In a previous post I mentioned that, in the case of leukaemia sufferers, scientists have discovered a new therapy which could remove the need for the risky, painful and expensive bone marrow transplant procedure. This would be done by harvesting T cells from the cancer patient, and genetically modifying them using disease-neutralised HIV cells. Well today, at the International AIDS Society Conference in Kuala Lumpur, it was announced that two men may have been cured of the HIV virus as a result of transplants for their leukaemia!
This is not the first time that a stem-cell transplant for a patient suffering from both HIV and leukaemia has effectively cured the patient of HIV. Timothy Brown, the famous “Berlin Patient”, was the first person to be cured of the disease in 2008[i]. But in Timothy’s case, the donor was one of the small proportion of the population which are immune to the virus. This immunity comes from the inherited genetic mutation which shortens the CCR5 gene. It is this gene that the HIV virus uses to enter the CD4+ T cells, and thus to infect the patient[ii].
In the cases of the two Boston Patients, both were recipients of stem-cells from CCR5+ (i.e. non-mutation) donors. This means that something else, rather than the HIV-1 resistant truncated CCR5 gene, was at work. It is possible that it is graft-versus-host disease - one of the very things that makes bone-marrow transplants so dangerous - that is the answer, as it could be responsible for wiping out the remaining HIV reservoir in the patients.[iii]
Currently, the two Boston Patients have stopped taking their antiretroviral drugs for 15 and 7 week respectively, and both currently show no sign of HIV in the blood[iv]. However, caution is being urged before stating that the men have been cured. It is unknown whether there is another reservoir of HIV in the body from which the virus could theoretically resurrect. It is possible that the brain, heart tissue or the gut could harbour latent HIV cells. In fact, it is known that it is through the proliferation of CCR5+ genes in the gut of newborn babies that HIV for a mother’s infected breast milk can facilitate the infection of the child[v].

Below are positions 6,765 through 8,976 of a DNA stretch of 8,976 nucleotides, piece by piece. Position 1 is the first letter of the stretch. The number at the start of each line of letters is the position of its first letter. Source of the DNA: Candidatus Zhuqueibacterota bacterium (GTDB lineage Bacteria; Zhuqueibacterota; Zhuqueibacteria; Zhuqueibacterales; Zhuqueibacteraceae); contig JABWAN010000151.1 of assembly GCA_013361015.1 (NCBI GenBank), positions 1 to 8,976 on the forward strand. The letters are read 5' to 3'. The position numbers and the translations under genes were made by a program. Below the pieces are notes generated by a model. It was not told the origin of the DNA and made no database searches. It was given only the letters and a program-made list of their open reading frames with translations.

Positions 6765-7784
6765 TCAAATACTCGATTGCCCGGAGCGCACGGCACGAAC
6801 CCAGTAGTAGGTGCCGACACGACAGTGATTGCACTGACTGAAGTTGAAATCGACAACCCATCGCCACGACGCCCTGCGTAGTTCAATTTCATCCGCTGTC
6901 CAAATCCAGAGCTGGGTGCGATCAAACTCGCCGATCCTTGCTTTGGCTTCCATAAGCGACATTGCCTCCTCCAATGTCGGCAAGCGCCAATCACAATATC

Also, the bone-marrow transplant procedure itself is not without its dangers. It is also painful, and expensive. As a cure for HIV, it is not currently a viable option. But its importance lies in the fact that it has given scientists another piece of the puzzle in the fight to understand and cure this terrible disease. It has also given the world its possible third and fourth survivors of HIV[vi]. That at least is worth celebrating!
[i] “Stem-cell transplant seems to fend off HIV” 14 Nov 2008 Nature Blog.
[ii] “Long-Term Control of HIV by CCR5 Delta32/Delta32 Stem-Cell Transplantation” Gero Hütter, M.D., Daniel Nowak, M.D., Maximilian Mossner, B.S., Susanne Ganepola, M.D., Arne Müßig, M.D., Kristina Allers, Ph.D., Thomas Schneider, M.D., Ph.D., Jörg Hofmann, Ph.D., Claudia Kücherer, M.D., Olga Blau, M.D., Igor W. Blau, M.D., Wolf K. Hofmann, M.D., and Eckhard Thiel, M.D. N Engl J Med February 12, 2009; 360:692-698
[iii] “Stem-cell transplants may purge HIV” Erika Check Hayden, Nature News. 03 July 2013
[v] “Memory CD4+CCR5+ T cells are abundantly present in the gut of newborn infants to facilitate mother-to-child transmission of HIV-1” Madeleine J. Bunders, Chris M. van der Loos, Paul L. Klarenbeek, John L. van Hamme, Kees Boer, Jim C. H. Wilde, Niek de Vries, Rene A. W. van Lier, Neeltje Kootstra, Steven T. Pals3, and Taco W. Kuijpers. Blood. November 22, 2012 vol. 120 no. 22 4383-4390
[vi]The second being a baby in Mississippi born to a HIV positive mother, who started receiving antiretroviral treatment before she was 30 hours old. The treatment has so far removed all trace of the virus from her system. See: “Infant's vanquished HIV leaves doctors puzzled” Erika Check Hayden Nature. 05 March 2013